I am on the road this week, taking a cross-country trip with my husband to pick up his son, who is spending the summer with us.

There is no better way to chew up the miles than reading books set in the places we are visiting. For the past few days, I focused on East Texas, which is far different than the dust-filled ranches in the western part of the state. East Texas features rolling hills, beautiful woodlands and a humidity similar to Florida.

Pulitzer Prize winner Annette Gordon-Reed framed her newest book, “On Juneteenth,” on the East Texas landscape where she was born and raised. This collection of essays is a tribute to Juneteenth, June 19, 1865, the day enslaved African Americans in Texas were told slavery had ended.

The book also is an examination of Texas’ complicated history by a scholar who has a deeply personal connection with it. Gordon-Reed shares anecdotes, including her memories of integrating her town’s schools and her family’s long history of working the land, interspersed with information about Africans in Texas and the myth of the Alamo.

Stacey Swann used her East Texas roots to craft her debut novel, “Olympus, Texas.” With a nod to mythology, Swann introduces the Briscoe family, a larger-than-life brood with all of the drama of a “Dallas” episode.

Patriarch Peter has six children with three women, and his philandering has shaped wife June’s relationships with all of the kids. The reader meets five of them. Oldest daughter Thea escaped to Chicago at the first opportunity; brothers Hap and March are estranged; and Arlo and Artie are twins who have been close their entire lives. That is, until a new man in Artie’s life leads to a fateful encounter that threatens to tear apart the entire family.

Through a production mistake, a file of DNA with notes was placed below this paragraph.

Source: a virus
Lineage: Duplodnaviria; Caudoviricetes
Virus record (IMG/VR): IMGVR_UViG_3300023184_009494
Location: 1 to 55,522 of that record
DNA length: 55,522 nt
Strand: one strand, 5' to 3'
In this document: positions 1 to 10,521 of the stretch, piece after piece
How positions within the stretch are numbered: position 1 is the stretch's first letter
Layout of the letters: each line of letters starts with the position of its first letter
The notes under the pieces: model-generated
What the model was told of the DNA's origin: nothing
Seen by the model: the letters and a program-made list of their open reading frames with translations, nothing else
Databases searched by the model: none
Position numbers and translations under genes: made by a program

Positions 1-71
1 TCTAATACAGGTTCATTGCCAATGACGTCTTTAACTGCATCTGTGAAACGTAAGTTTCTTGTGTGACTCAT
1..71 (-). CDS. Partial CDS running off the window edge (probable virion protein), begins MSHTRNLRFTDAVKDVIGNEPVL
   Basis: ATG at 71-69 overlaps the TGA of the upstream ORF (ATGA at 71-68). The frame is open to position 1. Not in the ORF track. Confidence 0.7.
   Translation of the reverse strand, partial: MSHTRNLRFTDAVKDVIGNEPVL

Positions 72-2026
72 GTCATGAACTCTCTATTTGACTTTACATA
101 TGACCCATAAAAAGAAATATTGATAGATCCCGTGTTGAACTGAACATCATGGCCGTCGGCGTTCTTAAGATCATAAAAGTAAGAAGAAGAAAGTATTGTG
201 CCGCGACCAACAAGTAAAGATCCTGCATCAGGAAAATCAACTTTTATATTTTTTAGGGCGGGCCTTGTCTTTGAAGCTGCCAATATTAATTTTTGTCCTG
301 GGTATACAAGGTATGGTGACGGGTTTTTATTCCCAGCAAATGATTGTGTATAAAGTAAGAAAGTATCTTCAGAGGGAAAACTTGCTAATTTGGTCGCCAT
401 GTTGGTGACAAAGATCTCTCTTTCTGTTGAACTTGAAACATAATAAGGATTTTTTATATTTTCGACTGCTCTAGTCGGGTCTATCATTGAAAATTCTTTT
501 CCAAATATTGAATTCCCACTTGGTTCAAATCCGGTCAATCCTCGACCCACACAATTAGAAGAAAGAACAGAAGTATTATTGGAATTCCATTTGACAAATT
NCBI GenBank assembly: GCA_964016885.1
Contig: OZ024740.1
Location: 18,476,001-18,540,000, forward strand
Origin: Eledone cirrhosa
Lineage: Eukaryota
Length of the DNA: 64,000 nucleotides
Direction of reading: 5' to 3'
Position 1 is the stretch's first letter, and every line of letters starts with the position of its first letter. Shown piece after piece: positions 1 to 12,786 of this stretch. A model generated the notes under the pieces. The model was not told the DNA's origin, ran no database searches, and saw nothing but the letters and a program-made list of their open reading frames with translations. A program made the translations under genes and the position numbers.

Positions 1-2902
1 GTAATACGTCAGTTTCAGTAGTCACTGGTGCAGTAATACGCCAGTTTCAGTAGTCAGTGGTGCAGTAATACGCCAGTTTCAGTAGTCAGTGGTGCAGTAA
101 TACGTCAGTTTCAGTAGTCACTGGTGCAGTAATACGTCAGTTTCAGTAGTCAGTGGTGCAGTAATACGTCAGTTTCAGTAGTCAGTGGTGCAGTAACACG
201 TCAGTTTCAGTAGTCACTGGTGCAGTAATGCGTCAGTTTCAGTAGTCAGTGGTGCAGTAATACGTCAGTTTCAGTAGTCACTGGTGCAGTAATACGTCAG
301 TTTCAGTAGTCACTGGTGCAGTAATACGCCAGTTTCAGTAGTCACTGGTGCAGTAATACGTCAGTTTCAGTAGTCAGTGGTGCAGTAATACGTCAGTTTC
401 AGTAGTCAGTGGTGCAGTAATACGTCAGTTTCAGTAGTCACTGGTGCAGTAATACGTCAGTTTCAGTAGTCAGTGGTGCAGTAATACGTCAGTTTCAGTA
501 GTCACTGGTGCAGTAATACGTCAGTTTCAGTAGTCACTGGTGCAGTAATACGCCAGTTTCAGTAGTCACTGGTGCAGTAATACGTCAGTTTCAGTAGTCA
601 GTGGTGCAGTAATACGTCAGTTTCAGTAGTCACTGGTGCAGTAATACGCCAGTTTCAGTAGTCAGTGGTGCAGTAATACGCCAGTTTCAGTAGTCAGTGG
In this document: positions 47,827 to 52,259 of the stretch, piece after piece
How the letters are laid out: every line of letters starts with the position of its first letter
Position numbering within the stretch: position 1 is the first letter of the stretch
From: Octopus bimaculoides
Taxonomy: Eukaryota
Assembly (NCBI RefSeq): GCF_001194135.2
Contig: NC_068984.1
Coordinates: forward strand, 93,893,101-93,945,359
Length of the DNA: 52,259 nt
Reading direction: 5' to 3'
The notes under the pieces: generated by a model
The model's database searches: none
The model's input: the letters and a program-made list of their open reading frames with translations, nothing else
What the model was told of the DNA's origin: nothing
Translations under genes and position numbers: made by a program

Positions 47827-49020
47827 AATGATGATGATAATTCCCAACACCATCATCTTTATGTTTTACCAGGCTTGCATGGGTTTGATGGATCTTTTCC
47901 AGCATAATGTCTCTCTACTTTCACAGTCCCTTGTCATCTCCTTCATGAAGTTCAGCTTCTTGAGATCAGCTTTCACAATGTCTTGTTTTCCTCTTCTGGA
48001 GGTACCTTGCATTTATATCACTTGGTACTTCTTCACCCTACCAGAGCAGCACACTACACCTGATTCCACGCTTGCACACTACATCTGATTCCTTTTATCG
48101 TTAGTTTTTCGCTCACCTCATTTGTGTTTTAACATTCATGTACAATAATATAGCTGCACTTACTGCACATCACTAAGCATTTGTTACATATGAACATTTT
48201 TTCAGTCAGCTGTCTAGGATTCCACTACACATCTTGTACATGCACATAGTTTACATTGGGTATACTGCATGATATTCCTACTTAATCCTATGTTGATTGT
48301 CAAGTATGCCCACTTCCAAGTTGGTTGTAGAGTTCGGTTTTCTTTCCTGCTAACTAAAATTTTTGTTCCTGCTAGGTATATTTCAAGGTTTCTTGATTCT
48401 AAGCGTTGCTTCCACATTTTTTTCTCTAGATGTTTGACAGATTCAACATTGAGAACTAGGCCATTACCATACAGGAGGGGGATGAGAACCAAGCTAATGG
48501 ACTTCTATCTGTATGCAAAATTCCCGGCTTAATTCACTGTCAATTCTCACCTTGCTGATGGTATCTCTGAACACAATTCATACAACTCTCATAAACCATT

Finally, I would be remiss if I did not mention Attica Locke’s Highway 59 mystery series featuring Darren Mathews, a black Texas Ranger who returns home — reluctantly — to reunite with his family and solve murders. Racial tensions, long-held grudges and the oppressive East Texas weather fuel the storylines of “Bluebird, Bluebird” and “Heaven, My Home.”

We are taking our time coming home with stops planned in New Orleans, Oklahoma, the Grand Canyon and Utah, all amazing locations to inspire my next week of reading.

Kris Wiley is the director of the Roseburg Public Library. She can be reached at kwiley@cityofroseburg.org or 541-492-7051.

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